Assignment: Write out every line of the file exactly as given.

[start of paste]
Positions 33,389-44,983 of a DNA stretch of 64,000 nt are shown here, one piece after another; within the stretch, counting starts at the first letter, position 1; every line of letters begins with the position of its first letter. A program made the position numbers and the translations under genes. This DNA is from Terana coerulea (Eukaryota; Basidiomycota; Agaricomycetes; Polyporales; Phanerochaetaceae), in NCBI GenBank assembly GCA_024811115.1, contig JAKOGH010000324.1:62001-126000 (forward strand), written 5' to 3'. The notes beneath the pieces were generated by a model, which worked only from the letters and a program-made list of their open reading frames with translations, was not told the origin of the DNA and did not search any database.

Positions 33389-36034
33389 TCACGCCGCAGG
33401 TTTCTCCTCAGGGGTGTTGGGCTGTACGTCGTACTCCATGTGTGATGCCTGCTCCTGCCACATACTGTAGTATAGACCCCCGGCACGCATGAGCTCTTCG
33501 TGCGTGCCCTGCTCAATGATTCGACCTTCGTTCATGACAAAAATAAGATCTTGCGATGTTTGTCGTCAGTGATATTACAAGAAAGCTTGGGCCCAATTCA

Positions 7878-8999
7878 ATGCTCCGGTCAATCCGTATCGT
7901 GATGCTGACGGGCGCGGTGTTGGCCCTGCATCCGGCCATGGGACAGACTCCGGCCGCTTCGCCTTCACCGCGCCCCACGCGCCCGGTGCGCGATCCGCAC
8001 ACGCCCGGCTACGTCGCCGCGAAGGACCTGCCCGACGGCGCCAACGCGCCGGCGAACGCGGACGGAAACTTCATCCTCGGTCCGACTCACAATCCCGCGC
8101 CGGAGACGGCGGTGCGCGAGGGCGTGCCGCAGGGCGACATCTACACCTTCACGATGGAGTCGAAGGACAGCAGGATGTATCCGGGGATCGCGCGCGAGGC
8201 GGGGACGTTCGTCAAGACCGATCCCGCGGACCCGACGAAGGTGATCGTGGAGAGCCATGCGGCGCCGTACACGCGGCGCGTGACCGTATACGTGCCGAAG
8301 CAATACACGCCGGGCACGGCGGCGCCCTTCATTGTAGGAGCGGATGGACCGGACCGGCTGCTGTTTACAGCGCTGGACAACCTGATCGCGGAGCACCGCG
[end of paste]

Positions 33,389-44,983 of a DNA stretch of 64,000 nt are shown here, one piece after another; within the stretch, counting starts at the first letter, position 1; every line of letters begins with the position of its first letter. A program made the position numbers and the translations under genes. This DNA is from Terana coerulea (Eukaryota; Basidiomycota; Agaricomycetes; Polyporales; Phanerochaetaceae), in NCBI GenBank assembly GCA_024811115.1, contig JAKOGH010000324.1:62001-126000 (forward strand), written 5' to 3'. The notes beneath the pieces were generated by a model, which worked only from the letters and a program-made list of their open reading frames with translations, was not told the origin of the DNA and did not search any database.

Positions 33389-36034
33389 TCACGCCGCAGG
33401 TTTCTCCTCAGGGGTGTTGGGCTGTACGTCGTACTCCATGTGTGATGCCTGCTCCTGCCACATACTGTAGTATAGACCCCCGGCACGCATGAGCTCTTCG
33501 TGCGTGCCCTGCTCAATGATTCGACCTTCGTTCATGACAAAAATAAGATCTTGCGATGTTTGTCGTCAGTGATATTACAAGAAAGCTTGGGCCCAATTCA

Positions 7878-8999
7878 ATGCTCCGGTCAATCCGTATCGT
7901 GATGCTGACGGGCGCGGTGTTGGCCCTGCATCCGGCCATGGGACAGACTCCGGCCGCTTCGCCTTCACCGCGCCCCACGCGCCCGGTGCGCGATCCGCAC
8001 ACGCCCGGCTACGTCGCCGCGAAGGACCTGCCCGACGGCGCCAACGCGCCGGCGAACGCGGACGGAAACTTCATCCTCGGTCCGACTCACAATCCCGCGC
8101 CGGAGACGGCGGTGCGCGAGGGCGTGCCGCAGGGCGACATCTACACCTTCACGATGGAGTCGAAGGACAGCAGGATGTATCCGGGGATCGCGCGCGAGGC
8201 GGGGACGTTCGTCAAGACCGATCCCGCGGACCCGACGAAGGTGATCGTGGAGAGCCATGCGGCGCCGTACACGCGGCGCGTGACCGTATACGTGCCGAAG
8301 CAATACACGCCGGGCACGGCGGCGCCCTTCATTGTAGGAGCGGATGGACCGGACCGGCTGCTGTTTACAGCGCTGGACAACCTGATCGCGGAGCACCGCG